Hostelworld in talks to secure €30m debt facility as Covid bites

Company says it experienced minimal booking demand in the fourth quarter

Hostelworld is in talks with lenders to secure a new €30 million debt facility as it reported a low number of bookings during the fourth quarter due to the coronavirus crisis.

The interest rate on the five-year facility is expected to be set “in the low to mid-teens”, the company said, adding that terms will include that Hostelworld maintain agreed cash levels and provide certain security.

The company said the trading deterioration it experienced since the end of August continued throughout the fourth quarter with minimal booking demand and average booking value (ABV) contraction.

Full-year net bookings were in the range of 20 to 22 per cent of 2019 as previously guided.


"Covid-19 has had a prolonged and significant impact on our business and the entire global travel industry. We have taken swift action to protect the business and improve the core platform to position the business well for when demand returns," said chief executive Gary Morrison.

“Given the prolonged nature of the restrictions, we are now actively assessing ways to strengthen our balance sheet,” he added.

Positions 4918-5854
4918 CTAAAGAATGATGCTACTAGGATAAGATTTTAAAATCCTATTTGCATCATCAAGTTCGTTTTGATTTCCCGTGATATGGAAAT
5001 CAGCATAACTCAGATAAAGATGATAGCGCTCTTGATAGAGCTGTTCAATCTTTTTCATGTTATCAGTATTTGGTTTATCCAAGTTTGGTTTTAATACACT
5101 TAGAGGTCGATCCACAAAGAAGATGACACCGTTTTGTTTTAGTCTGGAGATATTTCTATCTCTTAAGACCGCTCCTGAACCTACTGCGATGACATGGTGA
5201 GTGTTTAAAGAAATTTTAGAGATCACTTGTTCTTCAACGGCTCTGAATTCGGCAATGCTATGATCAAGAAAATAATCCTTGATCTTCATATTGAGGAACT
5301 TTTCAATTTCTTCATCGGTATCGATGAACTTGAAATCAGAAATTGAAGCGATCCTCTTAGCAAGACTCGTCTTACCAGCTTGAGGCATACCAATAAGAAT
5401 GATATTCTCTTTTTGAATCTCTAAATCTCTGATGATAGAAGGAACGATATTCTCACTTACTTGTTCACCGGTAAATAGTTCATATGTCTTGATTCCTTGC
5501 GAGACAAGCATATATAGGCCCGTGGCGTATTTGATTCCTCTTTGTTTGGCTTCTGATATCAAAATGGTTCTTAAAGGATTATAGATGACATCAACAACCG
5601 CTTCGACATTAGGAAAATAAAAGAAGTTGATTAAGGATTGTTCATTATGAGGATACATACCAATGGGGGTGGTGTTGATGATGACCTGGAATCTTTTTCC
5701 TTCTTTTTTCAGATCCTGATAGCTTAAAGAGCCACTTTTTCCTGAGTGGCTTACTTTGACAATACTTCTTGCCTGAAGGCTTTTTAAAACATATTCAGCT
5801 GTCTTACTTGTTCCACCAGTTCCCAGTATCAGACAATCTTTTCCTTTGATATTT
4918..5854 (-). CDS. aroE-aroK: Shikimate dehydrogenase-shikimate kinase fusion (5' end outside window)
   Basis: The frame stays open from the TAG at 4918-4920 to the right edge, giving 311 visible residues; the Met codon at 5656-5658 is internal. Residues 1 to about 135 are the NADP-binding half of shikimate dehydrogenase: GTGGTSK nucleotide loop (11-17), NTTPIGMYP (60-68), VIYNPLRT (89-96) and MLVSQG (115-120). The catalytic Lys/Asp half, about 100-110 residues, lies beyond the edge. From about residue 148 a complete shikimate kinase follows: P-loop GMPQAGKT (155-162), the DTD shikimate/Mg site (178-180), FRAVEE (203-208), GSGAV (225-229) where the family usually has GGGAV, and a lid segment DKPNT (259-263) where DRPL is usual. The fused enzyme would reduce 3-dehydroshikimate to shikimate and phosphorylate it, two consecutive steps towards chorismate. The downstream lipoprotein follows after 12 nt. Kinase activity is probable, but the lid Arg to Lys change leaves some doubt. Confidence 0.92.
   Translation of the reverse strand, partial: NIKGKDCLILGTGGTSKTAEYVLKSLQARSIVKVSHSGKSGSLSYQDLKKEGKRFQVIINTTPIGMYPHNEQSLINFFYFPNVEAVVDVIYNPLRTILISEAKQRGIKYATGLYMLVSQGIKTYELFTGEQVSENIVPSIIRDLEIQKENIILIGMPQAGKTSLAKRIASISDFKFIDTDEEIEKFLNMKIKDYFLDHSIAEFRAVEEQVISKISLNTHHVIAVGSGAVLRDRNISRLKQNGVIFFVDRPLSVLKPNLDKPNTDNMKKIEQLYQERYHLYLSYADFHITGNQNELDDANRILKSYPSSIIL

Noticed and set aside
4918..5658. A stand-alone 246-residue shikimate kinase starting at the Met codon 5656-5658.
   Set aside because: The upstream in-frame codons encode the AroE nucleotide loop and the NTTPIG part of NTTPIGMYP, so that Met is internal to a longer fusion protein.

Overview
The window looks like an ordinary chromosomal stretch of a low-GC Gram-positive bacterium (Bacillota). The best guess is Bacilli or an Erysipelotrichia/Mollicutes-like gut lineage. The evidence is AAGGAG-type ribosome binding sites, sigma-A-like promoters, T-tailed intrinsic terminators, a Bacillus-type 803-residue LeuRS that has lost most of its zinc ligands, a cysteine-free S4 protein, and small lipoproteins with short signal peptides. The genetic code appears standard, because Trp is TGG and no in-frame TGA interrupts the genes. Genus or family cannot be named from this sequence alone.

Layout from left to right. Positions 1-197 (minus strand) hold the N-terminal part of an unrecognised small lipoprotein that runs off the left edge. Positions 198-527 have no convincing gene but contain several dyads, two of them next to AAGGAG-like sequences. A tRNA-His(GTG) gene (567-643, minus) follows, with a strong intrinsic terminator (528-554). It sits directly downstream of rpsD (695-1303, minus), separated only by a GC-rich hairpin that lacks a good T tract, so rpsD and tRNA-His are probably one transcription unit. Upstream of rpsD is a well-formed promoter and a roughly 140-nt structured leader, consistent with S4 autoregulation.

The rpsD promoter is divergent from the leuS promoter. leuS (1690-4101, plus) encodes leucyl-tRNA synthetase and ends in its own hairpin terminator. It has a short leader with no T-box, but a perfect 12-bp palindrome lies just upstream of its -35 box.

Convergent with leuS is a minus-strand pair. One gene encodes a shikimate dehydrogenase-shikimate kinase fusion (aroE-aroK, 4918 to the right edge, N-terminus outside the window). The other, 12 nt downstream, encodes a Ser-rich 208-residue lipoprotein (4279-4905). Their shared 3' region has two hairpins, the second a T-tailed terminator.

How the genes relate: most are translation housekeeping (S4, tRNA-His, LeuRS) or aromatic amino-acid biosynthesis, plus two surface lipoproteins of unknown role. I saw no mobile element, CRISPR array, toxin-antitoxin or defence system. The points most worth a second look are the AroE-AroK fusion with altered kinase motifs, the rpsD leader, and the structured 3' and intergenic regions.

Davy analyst Ross Harvey said: “Hostelworld is, undoubtedly, well-placed to capitalise on demand improvements when restrictions gradually and eventually ease. However, this nirvana remains some months away and, in the meantime, the company is prudently negotiating a €30 million debt facility, which would underpin its financial security.”

Net cash

As of the end of December, the group’s net cash position stood at €18.2 million, as against €29.4 million six months earlier. It had current liabilities of €20.7 million versus €23.3 million in June due to the partial repayment of a €3.5 million short-term financing facility.

Cash liabilities due at the end of the first half are expected to be in the range of €6.5 million and €7 million.

“The board and I remain confident that the group’s enhanced service offering, and competitive positioning will provide a strong platform to deliver growth when normal travel patterns resume, delivering long-term future upside for our shareholders,” said Mr Morrison.

Still, shares in Hostelworld declined by 1.1 per cent to 87 cent in early trading in Dublin.

Charlie Taylor

Charlie Taylor

Charlie Taylor is a former Irish Times business journalist